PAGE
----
Student Athletes: Do Recruiting Services Help Get To The Next Level?
Are you a high school athlete — or the parent of a student athlete — who has dreams of reaching the next level? Do you think you have the talent to receive an athletic scholarship?
With the increasing popularity of high school scouting services and college recruiters, it’s becoming more competitive than ever to become a college athlete. Is it a good idea to use a recruiter in the hopes of landing an athletic scholarship? Here are four things to consider:
1. Adjust Your Thinking
High school scouting services aren’t “agents,” and that’s actually sort of a dirty word within high school and NCAA sports. Because people are much more familiar with sports agents than college recruiters, you may hear parents or other people using the word “agent” when discussing recruiting services.
But high school recruiting services don’t broker deals with schools or actually place athletes in colleges. They help student athletes gain exposure and make contact with colleges, and most offer talent evaluation and preparation for reaching coaches around the country.
2. Keep Realistic Goals
Recruiting services help high school athletes with the college recruiting process. But that doesn’t automatically mean a college recruiter is able to get you to a division 1 school.
Most athletes dream about playing in the top, most competitive situation possible; and at the collegiate level that means playing “D1.” But not every athlete makes it to D1 and simply working with a recruiter doesn’t guarantee anything. In fact, very few athletes actually get to go the division 1 route, as approximately one percent of high school basketball players in the country — of which there are more than 500,000 of them — actually go on to play at D1 programs. Similarly, there are roughly 1.2 million high school football players and only 2.9% end up at D1 schools.
It’s important that athletes and parents are educated about what it takes to not just get to the D1 level, but make it to the collegiate level in general. Division 1 isn’t the only opportunity to play collegiately, and athletes should pick the best situation for them, not a school based on the name on the uniform. Speaking of which…
3. Find The Right Fit
Whether you’re a student athlete or just generally applying to schools, one of the most important things for you to do is pick the school that best fits your needs. Yet that doesn’t always seem to happen, with major college decisions sometimes coming down to where friends are going or sunny locales.
Sure, it’s really intriguing to be able to tell people that you’re going D1 — particularly in this day and age of social media — but what if division 1 isn’t the best fit? Maybe you need playing time right away or perform better as the big fish in a smaller pond. Maybe you need smaller class sizes and a particular major. Remember, college is more than athletics; it’s also about getting a good education and preparing for a world after sports.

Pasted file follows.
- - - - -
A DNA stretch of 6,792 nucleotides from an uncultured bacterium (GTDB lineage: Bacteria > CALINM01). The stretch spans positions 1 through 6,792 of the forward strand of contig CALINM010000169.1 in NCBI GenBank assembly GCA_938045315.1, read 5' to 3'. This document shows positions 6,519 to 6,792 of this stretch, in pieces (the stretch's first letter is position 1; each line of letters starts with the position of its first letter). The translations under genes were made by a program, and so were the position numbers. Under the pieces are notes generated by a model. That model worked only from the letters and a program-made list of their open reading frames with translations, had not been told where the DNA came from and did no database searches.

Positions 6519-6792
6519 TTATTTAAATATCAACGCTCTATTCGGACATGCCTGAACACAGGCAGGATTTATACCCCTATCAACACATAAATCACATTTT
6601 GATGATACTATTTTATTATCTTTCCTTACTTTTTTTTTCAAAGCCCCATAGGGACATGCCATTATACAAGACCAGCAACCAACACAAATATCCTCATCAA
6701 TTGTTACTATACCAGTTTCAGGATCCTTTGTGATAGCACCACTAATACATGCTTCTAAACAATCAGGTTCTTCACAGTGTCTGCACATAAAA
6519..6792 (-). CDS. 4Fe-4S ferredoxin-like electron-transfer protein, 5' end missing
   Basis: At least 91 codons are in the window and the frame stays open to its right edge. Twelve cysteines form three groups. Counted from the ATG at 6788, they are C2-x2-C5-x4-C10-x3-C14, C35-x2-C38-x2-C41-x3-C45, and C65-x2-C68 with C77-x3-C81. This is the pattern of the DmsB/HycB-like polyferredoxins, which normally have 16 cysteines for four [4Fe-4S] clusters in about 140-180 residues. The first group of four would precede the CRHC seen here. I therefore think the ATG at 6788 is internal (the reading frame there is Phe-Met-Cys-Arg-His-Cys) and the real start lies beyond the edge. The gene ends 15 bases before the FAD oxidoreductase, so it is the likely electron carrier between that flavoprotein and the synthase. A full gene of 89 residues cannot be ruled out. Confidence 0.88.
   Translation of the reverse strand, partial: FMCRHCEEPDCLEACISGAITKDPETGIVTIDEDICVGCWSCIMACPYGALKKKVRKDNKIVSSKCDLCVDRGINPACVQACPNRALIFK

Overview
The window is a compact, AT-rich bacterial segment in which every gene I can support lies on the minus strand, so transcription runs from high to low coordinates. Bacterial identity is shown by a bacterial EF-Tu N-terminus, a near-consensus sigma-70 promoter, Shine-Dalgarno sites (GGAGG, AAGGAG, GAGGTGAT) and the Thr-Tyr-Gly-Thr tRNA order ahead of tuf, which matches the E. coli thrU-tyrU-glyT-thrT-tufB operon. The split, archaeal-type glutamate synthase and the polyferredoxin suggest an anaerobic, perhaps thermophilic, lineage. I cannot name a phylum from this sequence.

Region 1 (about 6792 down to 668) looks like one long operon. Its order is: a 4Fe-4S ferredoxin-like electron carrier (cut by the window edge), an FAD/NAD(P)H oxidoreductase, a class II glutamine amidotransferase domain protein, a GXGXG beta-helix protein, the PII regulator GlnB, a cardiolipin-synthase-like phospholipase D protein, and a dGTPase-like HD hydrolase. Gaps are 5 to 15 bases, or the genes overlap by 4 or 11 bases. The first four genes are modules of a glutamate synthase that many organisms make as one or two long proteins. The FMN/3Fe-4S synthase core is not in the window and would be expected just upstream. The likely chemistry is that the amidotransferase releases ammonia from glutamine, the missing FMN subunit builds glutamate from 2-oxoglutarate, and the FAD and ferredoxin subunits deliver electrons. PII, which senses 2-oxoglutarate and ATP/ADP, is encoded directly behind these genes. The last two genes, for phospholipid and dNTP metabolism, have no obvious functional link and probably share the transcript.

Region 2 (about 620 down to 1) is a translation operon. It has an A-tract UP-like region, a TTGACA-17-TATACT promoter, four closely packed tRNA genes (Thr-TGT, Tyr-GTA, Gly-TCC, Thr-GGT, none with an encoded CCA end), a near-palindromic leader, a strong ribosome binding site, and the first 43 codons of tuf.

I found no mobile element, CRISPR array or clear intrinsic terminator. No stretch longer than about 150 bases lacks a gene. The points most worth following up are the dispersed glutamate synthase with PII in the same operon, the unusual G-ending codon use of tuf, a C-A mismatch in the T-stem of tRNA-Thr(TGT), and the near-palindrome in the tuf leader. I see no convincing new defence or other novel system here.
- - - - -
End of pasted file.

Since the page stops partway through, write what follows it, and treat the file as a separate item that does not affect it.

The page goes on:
So how do you make the right choice? Develop a list of target schools to begin contacting, typically 25-30 schools initially. As your high school career progresses, continue to add schools to the list. That doesn’t necessarily mean you’ll talk to or get recruited by them all, but the more schools you contact, the better you’ll understand which school is right for you.
By the time you reach your senior year, you should be able to narrow that big list down to about 5-10 schools you are really interested in, and that have coaches that are interested in you. Take unofficial visits to as many of those schools as you can, and ideally, you’ll get invited on official visits by the coaches too! When making the final choice though, there are some things to consider:
- Do they offer the major you’re interested in?
- Is the coaching staff in danger of being fired or leaving?
- Will there be playing time available as a freshman?
- Will you want to or have to red shirt?
- Are the coaches recruiting your position heavily?
Resources: One helpful tool to navigate the chaotic college recruiting process is the book, The Athletic Recruiting Playbook, a guide to better understanding high school scouting and college recruiting.
If you’re a student athlete who wants to play collegiate sports and has the talent to do so, with the right thinking, goals and approach you will find the best place for you.